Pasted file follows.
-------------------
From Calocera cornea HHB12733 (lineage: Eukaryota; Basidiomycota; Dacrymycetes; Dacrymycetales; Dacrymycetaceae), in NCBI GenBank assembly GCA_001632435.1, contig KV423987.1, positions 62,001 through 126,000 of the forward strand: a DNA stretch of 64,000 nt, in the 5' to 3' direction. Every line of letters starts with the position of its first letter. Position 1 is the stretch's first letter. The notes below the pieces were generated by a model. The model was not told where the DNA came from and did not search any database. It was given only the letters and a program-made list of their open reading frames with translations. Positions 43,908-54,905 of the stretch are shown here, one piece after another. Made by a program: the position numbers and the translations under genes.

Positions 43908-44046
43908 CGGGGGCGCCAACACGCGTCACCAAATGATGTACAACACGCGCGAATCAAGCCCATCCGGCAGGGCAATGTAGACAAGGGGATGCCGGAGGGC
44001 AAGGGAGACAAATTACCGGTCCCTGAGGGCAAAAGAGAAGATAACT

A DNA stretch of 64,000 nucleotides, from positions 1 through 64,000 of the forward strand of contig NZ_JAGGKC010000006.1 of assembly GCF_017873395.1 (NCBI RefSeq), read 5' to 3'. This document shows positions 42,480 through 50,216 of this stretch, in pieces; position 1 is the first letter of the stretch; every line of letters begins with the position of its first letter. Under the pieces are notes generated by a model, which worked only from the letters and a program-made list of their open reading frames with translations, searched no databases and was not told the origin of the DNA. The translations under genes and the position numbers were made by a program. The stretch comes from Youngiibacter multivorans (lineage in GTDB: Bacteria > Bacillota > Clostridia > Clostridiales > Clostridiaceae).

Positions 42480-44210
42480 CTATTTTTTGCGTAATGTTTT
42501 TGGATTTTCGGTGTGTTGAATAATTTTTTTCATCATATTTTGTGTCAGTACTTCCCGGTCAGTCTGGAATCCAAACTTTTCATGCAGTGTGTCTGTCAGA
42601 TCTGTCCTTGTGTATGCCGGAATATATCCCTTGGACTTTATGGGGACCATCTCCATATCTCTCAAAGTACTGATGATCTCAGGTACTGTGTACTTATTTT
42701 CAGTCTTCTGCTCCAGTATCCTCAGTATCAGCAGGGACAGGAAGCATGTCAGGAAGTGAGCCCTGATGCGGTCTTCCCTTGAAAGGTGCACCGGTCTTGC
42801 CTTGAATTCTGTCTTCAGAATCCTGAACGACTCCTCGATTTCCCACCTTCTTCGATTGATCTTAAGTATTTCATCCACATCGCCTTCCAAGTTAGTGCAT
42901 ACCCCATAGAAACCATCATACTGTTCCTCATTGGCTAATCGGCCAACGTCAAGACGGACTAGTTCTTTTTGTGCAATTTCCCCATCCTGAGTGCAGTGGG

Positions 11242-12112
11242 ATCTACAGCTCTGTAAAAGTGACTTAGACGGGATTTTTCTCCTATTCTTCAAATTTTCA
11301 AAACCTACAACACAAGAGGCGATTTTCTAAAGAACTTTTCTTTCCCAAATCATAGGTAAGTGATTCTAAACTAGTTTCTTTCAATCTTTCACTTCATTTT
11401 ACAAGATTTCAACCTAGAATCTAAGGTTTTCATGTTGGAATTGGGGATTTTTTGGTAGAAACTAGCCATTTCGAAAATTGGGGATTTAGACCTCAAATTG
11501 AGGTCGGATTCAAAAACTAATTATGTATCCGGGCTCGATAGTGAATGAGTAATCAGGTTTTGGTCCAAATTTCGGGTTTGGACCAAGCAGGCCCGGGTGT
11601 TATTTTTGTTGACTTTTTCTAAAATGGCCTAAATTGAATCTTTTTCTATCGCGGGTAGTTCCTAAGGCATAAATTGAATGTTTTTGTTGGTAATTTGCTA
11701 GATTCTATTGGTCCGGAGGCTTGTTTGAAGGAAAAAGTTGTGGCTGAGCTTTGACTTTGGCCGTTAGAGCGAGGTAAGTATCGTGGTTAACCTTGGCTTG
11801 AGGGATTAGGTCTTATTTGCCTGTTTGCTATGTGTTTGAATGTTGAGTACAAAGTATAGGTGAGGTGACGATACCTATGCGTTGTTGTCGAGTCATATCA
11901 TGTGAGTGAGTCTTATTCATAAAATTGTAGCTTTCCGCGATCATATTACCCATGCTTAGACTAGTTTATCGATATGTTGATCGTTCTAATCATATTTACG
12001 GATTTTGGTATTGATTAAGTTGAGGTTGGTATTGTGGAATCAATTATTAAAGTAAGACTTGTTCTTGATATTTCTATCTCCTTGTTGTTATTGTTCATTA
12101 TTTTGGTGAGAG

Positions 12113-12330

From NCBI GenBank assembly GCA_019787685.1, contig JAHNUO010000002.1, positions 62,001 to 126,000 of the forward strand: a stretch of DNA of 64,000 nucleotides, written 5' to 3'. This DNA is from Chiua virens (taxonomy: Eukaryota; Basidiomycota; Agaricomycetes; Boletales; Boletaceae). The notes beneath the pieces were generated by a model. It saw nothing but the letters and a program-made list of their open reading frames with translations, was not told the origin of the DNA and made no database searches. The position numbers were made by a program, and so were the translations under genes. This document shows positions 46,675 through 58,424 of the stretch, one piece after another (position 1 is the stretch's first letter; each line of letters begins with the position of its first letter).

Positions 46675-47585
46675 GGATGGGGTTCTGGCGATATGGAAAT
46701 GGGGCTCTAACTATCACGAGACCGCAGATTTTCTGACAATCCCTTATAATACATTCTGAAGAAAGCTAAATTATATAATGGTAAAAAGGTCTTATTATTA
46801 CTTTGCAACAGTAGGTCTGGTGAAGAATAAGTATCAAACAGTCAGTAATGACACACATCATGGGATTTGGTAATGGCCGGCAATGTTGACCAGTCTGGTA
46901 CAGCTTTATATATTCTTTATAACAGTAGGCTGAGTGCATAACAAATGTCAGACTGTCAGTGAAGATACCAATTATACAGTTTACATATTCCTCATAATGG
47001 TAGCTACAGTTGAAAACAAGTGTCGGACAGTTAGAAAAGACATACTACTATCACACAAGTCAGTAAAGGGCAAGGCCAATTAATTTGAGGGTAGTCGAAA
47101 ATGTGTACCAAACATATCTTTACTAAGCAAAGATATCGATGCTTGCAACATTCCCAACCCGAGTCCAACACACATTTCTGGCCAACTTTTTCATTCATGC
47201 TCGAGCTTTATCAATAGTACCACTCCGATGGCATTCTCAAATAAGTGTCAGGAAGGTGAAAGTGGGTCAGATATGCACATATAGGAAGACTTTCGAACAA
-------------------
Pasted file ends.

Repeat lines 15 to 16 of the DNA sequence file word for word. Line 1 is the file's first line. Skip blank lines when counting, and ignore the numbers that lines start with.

11301 AAACCTACAACACAAGAGGCGATTTTCTAAAGAACTTTTCTTTCCCAAATCATAGGTAAGTGATTCTAAACTAGTTTCTTTCAATCTTTCACTTCATTTT
11401 ACAAGATTTCAACCTAGAATCTAAGGTTTTCATGTTGGAATTGGGGATTTTTTGGTAGAAACTAGCCATTTCGAAAATTGGGGATTTAGACCTCAAATTG